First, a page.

It’s Not Too Early to Think about Thanksgiving

Pin It

Seeing Christmas decorations in the stores in September drives me nuts, but somehow thinking of Thanksgiving dishes in October seems okay.  I love planning for Thanksgiving, whether I am having a huge crowd or just the four of us.  There are many traditional dishes I always make no matter what, like the dinner rolls my youngest, Kara, loves; or apple pie for my oldest, Kristina; or my mom’s vegetable crisp casserole, which my brother Ken can’t live without.  We have our traditions, but I also like to find a couple new dishes every year.  A few Thanksgivings ago, I made a concord grape pie and my husband went crazy for it, and it is now added to my list of traditions.  Sometimes an experimental dish will be a new dessert or stuffing, but my favorite dishes to play around with are side dishes.  There will always be mashed potatoes, but to me, the more side dishes the better.  I love serving several kinds of vegetables, and trying other starches besides just the potatoes. 

I went to my bookshelves and grabbed Gratins first.  There is something special about gratins.  They come to the table all bubbly and sophisticated looking, and you can’t wait to dig through a golden, crusty top to see what creaminess lies beneath.  They always smell so good, too.  Gratins have been around for centuries.  In France, the aristocracy is referred to as “le gratin” or
“the upper crust,” but this doesn’t mean a gratin can’t also be homey and comforting.  A gratin can be sweet or savory, elegant or home-style.  You can never lose with serving a gratin, and they can be made from a variety of ingredients.  Next time you are at a Farmer’s Market and find an interesting vegetable or fruit, most likely it can be made into some kind of wonderful gratin.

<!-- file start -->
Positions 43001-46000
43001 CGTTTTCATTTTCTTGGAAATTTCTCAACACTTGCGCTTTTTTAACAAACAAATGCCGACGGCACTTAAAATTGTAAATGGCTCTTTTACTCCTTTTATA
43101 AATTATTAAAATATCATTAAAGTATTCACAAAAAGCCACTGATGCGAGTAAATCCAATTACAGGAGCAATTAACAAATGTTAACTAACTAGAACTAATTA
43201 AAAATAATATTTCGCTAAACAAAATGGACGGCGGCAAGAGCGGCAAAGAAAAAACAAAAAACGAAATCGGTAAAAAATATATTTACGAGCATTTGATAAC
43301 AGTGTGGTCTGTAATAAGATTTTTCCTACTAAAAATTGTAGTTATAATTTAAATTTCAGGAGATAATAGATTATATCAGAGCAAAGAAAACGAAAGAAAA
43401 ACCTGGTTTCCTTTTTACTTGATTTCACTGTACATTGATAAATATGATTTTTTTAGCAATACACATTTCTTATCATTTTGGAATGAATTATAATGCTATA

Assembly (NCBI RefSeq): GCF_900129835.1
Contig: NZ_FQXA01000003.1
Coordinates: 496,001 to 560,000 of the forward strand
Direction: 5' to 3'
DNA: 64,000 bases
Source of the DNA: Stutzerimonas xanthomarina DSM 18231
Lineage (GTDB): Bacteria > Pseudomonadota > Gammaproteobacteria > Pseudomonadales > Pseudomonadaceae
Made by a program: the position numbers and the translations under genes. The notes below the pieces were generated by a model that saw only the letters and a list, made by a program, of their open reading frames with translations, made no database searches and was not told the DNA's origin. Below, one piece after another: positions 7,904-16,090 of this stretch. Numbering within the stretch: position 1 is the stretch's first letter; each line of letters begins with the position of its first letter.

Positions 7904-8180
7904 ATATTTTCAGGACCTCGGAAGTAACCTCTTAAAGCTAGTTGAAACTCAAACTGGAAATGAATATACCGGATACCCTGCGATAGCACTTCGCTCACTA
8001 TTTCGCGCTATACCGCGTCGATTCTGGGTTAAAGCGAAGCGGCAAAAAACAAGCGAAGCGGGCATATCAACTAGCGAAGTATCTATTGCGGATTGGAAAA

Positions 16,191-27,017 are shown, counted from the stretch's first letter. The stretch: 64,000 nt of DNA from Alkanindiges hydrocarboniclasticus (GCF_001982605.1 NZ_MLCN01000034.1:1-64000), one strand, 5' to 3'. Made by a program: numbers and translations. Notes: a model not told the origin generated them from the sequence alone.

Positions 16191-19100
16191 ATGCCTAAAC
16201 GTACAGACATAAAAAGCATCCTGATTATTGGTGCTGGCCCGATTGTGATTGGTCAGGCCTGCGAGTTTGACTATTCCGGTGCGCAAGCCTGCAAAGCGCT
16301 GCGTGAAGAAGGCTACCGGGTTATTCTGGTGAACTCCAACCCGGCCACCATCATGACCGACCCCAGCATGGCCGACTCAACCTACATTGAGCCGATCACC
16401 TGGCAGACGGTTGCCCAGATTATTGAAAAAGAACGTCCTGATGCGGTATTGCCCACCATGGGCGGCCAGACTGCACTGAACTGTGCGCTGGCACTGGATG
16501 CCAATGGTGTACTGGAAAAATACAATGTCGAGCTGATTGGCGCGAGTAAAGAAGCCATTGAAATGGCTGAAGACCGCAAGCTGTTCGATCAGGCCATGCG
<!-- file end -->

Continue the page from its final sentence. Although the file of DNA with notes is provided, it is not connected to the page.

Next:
This photo of the back cover shows one of my favorites.  In the lower right corner is “Sausage, White Bean, and Chard Gratin.”  The minute your spoon swoops in, the fragrant aromas of savory sausage, the earthy chard, the kick of sun-dried tomatoes, and the bite of Gruyere hit you square in the face.   Another favorite is the “Fennel, Onion, and Orange Gratin.”  If you have never tried fennel, then try this dish first.  The licorice-flavored fennel combined with a touch of orange is heavenly.  Some that I can’t wait to try are the gratineed kale and bacon soup, butternut squash and pecan gratin, cumin-flavored potatoes with poblano chiles and cilantro, lamb and eggplant gratin with North African spices, and prosciutto-mashed potato gratin.  Gratins can also be delectable desserts such as gratineed peach melba, Amaretti-topped apricot gratin, or tangelo custard gratin.  No matter how you prepare a gratin, it produces the same result – ooh’s and ahh’s from your family and guests – and a good gratin will make everyone feel “upper crust.”


2 Responses to It’s Not Too Early to Think about Thanksgiving

  1. October 13, 2010 at 6:55 pm #

    I definately feel upper crust after reading your article. What a great blog!

  2. October 13, 2010 at 7:35 pm #

    Thanks, Brad!

Leave a Reply